The Cert-In Cyber Security Directions More Questions Than Answers

On April 28, 2022, the Indian Computer Emergency Response Team (“CERT-In”) under the Ministry of Electronics and Information Technology issued extensive directions to service providers, intermediaries, companies, firms, and government organisations (collectively, “Entities”, and each an “Entity”) specifying various ‘cyber security directions’ that they are required to follow (“Directions”)[1].

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Fintech Department

In recent years, in line with global trends, India’s growth has been fuelled by technology and platform economy, with physical moving towards digital and ‘phygital’.

Continue Reading FIG Paper (No. 10: Series -1) RBI’s New FinTech Department: Industry Implications & Future

Digital Age Warfare

A. Introduction

In this digital age, it may not be out of place to say that data has replaced oil as the most valuable resource. The advancement of technology has led to the emergence of a new species of extortion, where ransom is sought in lieu of data, which is illegally assumed control over. This phenomenon is popularly known as a ransomware attack. A ransomware attack includes a malware that is introduced onto the host’s computer or mobile, thereby encrypting its data, with a subsequent demand for a ‘ransom’ for decryption of the same, to secure its release[i].

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ACC Battery Storage

With the intent of putting India on the map as a lead battery storage producer, the Department of Heavy Industries (“DHI”) had notified the Production-Linked Incentive, ‘National Program on Advanced Chemistry Cell (ACC) Battery Storage’ (“PLI-ACC Scheme”) in June, 2021.[1] The PLI-ACC Scheme has been developed to boost the Prime Minister’s vision of ‘Atmanirbhar Bharat’ and is one of the thirteen schemes approved by the Union Government.[2] It aims to encourage domestic and foreign investors to invest in setting up giga-scale ACC manufacturing facilities in India.

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Zooming into Sustainable Growth – An Analysis of the PLI Scheme for Automobiles and Auto Component Industry

Background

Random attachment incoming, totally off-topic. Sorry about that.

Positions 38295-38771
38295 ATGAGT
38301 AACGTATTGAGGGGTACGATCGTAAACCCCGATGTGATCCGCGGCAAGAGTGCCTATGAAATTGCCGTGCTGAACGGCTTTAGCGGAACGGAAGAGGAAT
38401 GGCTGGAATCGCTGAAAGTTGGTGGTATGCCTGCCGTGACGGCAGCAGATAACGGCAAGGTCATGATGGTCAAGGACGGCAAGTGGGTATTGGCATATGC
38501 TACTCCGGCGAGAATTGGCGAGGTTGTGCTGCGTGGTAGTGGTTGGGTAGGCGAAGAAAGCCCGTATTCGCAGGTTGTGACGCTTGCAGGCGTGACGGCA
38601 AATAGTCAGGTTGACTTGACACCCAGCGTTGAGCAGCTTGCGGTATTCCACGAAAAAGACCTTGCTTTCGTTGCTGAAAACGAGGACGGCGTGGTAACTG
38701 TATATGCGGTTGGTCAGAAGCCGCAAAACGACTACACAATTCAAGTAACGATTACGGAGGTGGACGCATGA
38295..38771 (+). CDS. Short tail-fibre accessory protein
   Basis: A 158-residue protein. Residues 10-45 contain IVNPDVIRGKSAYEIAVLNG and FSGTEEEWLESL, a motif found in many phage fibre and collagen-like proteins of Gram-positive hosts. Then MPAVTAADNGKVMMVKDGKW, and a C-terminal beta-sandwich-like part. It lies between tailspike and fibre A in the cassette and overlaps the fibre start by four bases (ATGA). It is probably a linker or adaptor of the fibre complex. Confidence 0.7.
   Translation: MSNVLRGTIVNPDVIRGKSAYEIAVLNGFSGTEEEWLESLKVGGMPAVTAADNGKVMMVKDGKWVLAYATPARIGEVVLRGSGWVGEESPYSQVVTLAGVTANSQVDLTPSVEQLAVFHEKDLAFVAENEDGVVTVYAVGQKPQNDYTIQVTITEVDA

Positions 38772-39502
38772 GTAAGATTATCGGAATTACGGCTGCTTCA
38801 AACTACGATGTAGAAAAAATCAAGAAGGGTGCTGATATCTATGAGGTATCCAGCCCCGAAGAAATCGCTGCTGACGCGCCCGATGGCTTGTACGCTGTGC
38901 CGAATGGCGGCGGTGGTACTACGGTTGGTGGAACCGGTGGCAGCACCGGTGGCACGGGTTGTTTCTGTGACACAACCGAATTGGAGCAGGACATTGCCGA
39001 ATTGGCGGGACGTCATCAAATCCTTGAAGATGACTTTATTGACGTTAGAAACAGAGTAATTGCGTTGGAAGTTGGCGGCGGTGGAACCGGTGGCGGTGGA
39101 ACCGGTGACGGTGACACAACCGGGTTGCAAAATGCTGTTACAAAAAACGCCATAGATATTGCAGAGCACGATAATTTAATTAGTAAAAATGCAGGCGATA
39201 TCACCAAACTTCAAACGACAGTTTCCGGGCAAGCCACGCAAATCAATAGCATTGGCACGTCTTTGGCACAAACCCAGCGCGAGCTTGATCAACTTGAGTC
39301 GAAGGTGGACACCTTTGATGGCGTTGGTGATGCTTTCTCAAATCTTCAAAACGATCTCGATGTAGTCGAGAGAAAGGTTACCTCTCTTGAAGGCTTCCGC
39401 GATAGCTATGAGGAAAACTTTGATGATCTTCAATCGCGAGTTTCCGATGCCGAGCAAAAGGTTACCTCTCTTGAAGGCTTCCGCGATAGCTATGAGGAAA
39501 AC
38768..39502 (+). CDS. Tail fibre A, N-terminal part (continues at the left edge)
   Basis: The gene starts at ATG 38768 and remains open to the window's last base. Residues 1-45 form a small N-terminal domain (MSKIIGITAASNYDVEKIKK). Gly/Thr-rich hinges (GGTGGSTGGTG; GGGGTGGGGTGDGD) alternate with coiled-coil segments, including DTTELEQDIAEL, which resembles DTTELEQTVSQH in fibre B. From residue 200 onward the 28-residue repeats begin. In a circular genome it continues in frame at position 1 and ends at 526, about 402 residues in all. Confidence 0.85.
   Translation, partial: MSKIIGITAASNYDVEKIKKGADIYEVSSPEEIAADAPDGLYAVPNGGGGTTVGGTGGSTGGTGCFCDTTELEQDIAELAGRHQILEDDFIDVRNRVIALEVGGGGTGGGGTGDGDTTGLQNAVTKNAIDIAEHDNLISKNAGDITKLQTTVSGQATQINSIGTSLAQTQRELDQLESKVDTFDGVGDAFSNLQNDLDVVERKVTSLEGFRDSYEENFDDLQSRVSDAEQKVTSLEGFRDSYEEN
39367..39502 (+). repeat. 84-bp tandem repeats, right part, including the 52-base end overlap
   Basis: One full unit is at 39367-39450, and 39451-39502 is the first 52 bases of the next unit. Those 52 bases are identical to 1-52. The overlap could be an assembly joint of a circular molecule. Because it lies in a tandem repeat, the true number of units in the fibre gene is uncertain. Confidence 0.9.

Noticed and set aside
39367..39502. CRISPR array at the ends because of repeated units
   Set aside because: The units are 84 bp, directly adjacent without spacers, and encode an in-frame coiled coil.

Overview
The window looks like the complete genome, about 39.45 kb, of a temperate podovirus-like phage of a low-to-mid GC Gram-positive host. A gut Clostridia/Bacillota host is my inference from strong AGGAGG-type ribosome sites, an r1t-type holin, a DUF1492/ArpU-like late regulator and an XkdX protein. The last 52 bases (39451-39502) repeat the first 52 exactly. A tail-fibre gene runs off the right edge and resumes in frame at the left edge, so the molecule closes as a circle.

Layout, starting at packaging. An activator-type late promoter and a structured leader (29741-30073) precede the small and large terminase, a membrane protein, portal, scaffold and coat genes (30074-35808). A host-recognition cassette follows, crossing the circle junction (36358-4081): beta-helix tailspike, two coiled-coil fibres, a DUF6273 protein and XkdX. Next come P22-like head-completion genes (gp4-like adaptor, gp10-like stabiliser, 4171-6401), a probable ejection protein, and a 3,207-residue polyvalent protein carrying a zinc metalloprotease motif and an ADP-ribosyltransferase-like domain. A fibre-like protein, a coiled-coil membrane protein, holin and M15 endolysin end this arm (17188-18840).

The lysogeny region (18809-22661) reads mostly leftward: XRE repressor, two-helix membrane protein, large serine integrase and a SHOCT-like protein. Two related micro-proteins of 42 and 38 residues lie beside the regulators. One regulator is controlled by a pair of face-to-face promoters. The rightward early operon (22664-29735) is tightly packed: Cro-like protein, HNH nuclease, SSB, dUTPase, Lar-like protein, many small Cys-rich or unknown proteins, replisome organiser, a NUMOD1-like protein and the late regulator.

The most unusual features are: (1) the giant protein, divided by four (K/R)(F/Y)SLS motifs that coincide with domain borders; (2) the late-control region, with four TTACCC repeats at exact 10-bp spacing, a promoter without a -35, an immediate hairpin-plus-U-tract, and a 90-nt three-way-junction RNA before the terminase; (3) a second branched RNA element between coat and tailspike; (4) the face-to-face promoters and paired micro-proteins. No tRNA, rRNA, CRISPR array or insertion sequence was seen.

Ministry of Heavy Industries (“MHI”) notified the Product Linked Incentive (“PLI”) Scheme for Automobile and Auto Component Industry (“PLI Auto Scheme”) in September 23, 2021[1] with the intent of enhancing India’s manufacturing capabilities for advanced automotive products. The applicant company qualifying the eligibility criteria (inter alia, revenue and investment) provided in the PLI Auto Scheme can receive the benefits under the same. The scheme provides for financial incentives to boost domestic manufacturing and attract investments in automotive manufacturing value chain and its primary objectives include, inter alia, overcoming cost disabilities and building robust supply chain in areas of advanced automotive technology products.

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Charging Up the EV Sector through Policy Reform

Government of India approach

As the world moves towards clean and eco-friendly mobility fuel alternatives, the Government of India (“GOI”) is playing its part by framing environmental-friendly policies & regulations and encouraging the use of electric vehicles (“EVs”) in the country. The National Electric Mobility Mission Plan, 2020 had launched the Faster Adoption and Manufacturing of Hybrid and Electric Vehicles (“FAME Policy / Scheme”) in the year 2015. The FAME Policy was launched in two phases. FAME – I provided direct subsidies and grants for specific projects along with financial support for R&D, technology enhancement and public charging infrastructure. FAME-II, introduced in 2019 with a budgetary outlay of INR 10,000 crore, envisioned driving large-scale adoption of EVs, EV-related infrastructure and EV ecosystem development. Despite these efforts the EV market penetration currently stands at merely 3% of India’s total vehicle sales.[1]